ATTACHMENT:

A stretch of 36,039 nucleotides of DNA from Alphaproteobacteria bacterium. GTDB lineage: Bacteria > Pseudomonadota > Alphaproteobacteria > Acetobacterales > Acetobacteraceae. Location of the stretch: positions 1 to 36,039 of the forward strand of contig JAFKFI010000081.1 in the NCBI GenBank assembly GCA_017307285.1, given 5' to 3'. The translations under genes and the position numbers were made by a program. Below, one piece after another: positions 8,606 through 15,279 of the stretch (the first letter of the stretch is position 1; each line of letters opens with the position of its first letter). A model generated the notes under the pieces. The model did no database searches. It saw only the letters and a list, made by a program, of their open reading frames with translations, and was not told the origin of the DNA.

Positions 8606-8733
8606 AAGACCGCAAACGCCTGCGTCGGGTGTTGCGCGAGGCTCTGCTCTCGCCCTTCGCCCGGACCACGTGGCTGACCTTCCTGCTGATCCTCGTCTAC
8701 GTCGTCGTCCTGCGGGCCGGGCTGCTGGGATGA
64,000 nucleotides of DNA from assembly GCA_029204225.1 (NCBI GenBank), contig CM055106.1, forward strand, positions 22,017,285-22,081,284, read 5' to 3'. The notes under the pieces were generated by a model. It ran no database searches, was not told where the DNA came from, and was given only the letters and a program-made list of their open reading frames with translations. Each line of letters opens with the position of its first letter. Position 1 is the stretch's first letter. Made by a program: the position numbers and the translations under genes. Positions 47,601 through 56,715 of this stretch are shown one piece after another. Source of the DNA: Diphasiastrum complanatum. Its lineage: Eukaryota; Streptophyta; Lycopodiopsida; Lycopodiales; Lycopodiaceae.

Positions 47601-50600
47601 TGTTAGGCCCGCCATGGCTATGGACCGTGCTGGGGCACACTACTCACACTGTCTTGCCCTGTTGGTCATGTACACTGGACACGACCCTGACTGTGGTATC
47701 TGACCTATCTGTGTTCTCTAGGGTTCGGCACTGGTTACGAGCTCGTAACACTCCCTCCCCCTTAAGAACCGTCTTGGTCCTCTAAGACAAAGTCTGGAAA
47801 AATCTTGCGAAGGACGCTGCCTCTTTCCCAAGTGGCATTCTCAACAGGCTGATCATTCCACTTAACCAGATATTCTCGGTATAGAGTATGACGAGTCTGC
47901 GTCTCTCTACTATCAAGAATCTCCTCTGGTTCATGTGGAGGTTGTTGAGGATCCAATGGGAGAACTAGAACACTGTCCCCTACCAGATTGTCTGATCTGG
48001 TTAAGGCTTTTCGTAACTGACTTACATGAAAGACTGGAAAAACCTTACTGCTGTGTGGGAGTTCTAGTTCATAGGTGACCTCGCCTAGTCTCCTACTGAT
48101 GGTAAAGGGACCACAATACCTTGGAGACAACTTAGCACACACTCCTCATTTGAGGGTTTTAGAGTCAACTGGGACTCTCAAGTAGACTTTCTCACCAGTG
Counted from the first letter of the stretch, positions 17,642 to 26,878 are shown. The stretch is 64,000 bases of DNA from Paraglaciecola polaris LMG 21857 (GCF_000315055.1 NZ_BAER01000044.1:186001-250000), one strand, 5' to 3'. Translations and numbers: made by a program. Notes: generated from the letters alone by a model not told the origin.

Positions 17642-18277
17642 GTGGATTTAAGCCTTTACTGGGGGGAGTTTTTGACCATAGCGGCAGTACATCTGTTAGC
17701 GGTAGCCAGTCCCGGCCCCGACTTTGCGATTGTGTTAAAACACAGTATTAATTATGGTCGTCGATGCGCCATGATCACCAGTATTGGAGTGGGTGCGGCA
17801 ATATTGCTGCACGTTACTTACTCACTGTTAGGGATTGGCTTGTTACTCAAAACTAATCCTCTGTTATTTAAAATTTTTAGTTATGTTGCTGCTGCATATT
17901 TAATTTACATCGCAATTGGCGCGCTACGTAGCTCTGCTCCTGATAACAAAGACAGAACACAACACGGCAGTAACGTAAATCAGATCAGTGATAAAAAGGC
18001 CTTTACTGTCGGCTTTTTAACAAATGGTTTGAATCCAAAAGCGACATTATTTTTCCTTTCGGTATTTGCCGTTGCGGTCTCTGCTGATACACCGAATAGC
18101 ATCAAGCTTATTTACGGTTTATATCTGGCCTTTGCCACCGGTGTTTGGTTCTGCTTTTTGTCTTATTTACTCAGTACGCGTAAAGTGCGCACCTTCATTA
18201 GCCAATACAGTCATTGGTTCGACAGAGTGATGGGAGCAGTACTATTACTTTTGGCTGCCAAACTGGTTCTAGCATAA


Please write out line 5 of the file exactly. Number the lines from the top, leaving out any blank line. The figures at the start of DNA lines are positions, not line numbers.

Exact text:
64,000 nucleotides of DNA from assembly GCA_029204225.1 (NCBI GenBank), contig CM055106.1, forward strand, positions 22,017,285-22,081,284, read 5' to 3'. The notes under the pieces were generated by a model. It ran no database searches, was not told where the DNA came from, and was given only the letters and a program-made list of their open reading frames with translations. Each line of letters opens with the position of its first letter. Position 1 is the stretch's first letter. Made by a program: the position numbers and the translations under genes. Positions 47,601 through 56,715 of this stretch are shown one piece after another. Source of the DNA: Diphasiastrum complanatum. Its lineage: Eukaryota; Streptophyta; Lycopodiopsida; Lycopodiales; Lycopodiaceae.